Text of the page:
Daily Pilot's Journal

Read the complete day-by-day flight log of an actual student pilot, from the first takeoff to the signing of his private pilot's license. Written promptly at the end of every flight, each entry is completely unedited - detailing the successes, failures, and mistakes we all encounter along this long road.
Day 19 - Verbally Abused Over Poughkeepsie
Monday, 7/17/06 9:00am - Slightly hazy, no wind. Today I showed up with my Poughkeepsie flight plan all ready to rock. Soon however, Stan would shoot most of my flight plan down.

Northport to Norwalk was simple enough, but then Stan asked me my ground speed. I hadn't begun calculating distance so I couldn't tell him just yet. When I'd done my flight plan I'd used 20kt winds from 180... this is what the winds were like on the day I'd done flight planning during ground school with him. Since there was no wind today my correction angle was totally off. This brought me west of where I needed to be.

Stan barked at me for not holding proper heading, not maintaining altitude within 100ft of my flight plan (3000ft), and especially, for not being able to see the airport from 12 miles out. I thought he was being a bit stiff, but then again one of his students had just flunked his flight test on Saturday. Basically, Stan was in a bad mood. Or rather, a militant mood.

All of the things Stan barked at me for were things I could correct, so rather than taking him to heart I worked on correcting them. Once at POU I was given a right base entry to runway 24 and came in on a decent enough approach. Floated the landing slightly and was airborne again and heading back to Farmingdale... Stan seemed in a hurry to get back so there would be no TnG's.


On the way back I held my heading and altitude much, much better. Once I concentrated on these things I could easily keep them, but when my eyes went sightseeing (as they did on the way up) I would sometimes lose track. I was able to follow the flight plan on the way back and hit the landmarks at the proper times. Visibility allowed me to see the Northport stacks from 10 miles north of the CT shoreline, so flying home was easy. Radioed and got runway 19 and came in a little high with Stan correcting my early use of flaps. Once over the runway I was in line for a smooth landing but again I was on the left side of the runway (I always do this...) so Stan yanked the controls back and violently aligned the aircraft with the center line. "That's what you get for landing to the left" he told me. A little dick-ish maybe, but his point was taken.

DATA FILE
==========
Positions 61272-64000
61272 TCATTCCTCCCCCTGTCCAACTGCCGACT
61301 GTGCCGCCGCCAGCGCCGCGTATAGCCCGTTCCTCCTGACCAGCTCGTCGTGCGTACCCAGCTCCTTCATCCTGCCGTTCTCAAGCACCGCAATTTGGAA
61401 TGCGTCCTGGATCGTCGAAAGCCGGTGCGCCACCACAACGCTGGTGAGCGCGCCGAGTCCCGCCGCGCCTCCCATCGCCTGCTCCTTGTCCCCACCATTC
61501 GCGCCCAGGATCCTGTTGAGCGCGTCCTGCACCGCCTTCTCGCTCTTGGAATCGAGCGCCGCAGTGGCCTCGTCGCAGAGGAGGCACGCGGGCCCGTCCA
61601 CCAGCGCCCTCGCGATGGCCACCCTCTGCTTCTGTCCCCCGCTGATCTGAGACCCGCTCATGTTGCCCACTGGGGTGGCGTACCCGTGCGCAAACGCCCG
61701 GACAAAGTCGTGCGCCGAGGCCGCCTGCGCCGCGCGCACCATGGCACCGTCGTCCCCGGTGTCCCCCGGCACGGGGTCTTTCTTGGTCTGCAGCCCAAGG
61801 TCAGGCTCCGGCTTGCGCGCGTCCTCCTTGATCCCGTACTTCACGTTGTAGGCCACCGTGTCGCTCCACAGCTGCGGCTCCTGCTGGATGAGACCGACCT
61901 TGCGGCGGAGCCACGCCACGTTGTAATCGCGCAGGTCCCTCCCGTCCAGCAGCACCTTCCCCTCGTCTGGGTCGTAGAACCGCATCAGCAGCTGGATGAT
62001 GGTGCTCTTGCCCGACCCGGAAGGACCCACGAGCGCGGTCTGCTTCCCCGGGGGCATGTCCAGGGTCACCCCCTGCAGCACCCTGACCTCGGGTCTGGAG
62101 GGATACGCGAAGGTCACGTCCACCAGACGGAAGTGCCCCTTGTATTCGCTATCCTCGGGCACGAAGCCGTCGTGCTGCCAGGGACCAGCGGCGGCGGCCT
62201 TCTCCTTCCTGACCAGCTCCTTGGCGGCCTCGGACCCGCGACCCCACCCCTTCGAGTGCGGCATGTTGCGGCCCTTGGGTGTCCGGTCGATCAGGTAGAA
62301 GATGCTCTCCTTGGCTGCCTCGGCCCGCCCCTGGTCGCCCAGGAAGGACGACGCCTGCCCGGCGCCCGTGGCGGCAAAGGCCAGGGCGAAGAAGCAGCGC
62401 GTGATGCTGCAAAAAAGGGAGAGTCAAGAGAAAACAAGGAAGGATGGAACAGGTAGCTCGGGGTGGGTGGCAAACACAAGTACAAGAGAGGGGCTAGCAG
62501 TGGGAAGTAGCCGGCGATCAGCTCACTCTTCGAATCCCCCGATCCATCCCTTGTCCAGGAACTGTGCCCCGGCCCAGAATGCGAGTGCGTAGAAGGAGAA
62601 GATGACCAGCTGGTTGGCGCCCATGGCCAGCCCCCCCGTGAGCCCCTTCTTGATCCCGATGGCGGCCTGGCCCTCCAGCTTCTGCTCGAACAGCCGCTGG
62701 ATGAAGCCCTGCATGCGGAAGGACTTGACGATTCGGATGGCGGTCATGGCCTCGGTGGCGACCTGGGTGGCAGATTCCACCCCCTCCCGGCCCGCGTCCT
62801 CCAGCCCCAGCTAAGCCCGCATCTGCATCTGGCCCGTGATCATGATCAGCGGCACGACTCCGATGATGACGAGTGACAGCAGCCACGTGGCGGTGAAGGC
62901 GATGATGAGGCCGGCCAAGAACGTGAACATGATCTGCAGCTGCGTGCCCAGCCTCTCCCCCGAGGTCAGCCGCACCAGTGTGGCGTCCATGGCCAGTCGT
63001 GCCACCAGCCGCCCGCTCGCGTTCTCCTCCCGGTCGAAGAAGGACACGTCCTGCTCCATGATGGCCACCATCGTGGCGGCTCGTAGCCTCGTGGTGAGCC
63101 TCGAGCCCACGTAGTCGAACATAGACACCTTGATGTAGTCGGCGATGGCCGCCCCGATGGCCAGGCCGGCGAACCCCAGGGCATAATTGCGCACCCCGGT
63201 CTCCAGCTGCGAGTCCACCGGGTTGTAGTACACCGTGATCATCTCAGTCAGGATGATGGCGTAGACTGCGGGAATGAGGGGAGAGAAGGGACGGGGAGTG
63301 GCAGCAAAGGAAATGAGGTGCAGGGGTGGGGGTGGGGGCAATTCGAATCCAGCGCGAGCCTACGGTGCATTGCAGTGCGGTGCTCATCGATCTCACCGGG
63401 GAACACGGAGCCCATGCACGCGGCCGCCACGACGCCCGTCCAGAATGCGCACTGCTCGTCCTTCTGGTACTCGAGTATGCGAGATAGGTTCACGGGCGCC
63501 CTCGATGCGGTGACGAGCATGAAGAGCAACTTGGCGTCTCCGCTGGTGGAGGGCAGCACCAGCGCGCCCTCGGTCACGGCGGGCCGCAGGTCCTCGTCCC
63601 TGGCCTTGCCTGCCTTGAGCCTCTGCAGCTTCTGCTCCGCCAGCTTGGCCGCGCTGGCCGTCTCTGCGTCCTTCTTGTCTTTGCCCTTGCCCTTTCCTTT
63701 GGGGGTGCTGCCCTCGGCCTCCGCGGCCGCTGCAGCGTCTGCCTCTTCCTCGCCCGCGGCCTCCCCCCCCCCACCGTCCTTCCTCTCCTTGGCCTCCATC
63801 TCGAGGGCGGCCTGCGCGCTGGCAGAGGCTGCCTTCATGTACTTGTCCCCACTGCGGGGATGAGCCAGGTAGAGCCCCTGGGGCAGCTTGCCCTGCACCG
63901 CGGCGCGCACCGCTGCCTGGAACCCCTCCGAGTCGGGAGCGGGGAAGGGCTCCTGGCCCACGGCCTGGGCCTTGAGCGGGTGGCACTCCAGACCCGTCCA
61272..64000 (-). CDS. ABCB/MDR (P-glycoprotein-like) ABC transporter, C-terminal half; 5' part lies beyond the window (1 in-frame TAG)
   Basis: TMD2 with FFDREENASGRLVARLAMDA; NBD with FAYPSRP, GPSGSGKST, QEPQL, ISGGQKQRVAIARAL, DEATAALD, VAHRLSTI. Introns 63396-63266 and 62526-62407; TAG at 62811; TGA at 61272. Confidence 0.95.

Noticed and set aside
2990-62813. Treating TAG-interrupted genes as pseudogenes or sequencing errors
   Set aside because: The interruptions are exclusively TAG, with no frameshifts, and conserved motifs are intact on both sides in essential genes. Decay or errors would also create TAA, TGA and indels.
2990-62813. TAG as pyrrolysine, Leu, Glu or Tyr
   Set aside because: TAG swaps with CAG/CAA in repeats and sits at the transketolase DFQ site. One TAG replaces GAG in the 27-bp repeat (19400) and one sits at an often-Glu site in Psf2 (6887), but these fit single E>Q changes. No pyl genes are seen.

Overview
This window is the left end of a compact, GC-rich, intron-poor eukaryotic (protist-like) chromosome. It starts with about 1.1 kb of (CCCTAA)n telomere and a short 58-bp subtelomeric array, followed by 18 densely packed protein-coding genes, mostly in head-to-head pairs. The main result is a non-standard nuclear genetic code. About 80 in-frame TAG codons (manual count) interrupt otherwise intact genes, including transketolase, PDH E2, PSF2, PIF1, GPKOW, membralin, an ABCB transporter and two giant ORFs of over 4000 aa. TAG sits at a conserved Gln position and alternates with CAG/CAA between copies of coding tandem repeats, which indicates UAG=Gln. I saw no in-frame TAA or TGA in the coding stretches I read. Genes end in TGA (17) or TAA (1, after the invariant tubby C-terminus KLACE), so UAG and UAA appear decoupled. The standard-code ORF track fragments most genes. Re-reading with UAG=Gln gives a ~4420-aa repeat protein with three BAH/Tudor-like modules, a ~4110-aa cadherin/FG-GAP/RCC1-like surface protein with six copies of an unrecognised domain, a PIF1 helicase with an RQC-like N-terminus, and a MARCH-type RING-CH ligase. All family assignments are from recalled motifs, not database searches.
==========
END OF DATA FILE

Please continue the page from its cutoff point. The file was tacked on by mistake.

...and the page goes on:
Back on the ground Stan felt a little bad about being so stern. "You did good today", he said to me. "Don't sweat me coming down hard on you, I'm only doing it because I want to make you better. I'm not going to blow smoke up your ass if you're not flying right, I'm going to make you realize what you're doing wrong. But you did good." Yeah, yeah - I know. I learned long ago not to sweat Stan's hardcore tough love. But today I flew cross-country for the first time and with the Loran it really didn't seem all that hard.

Flying hours today: 2.0       Total: 24.9

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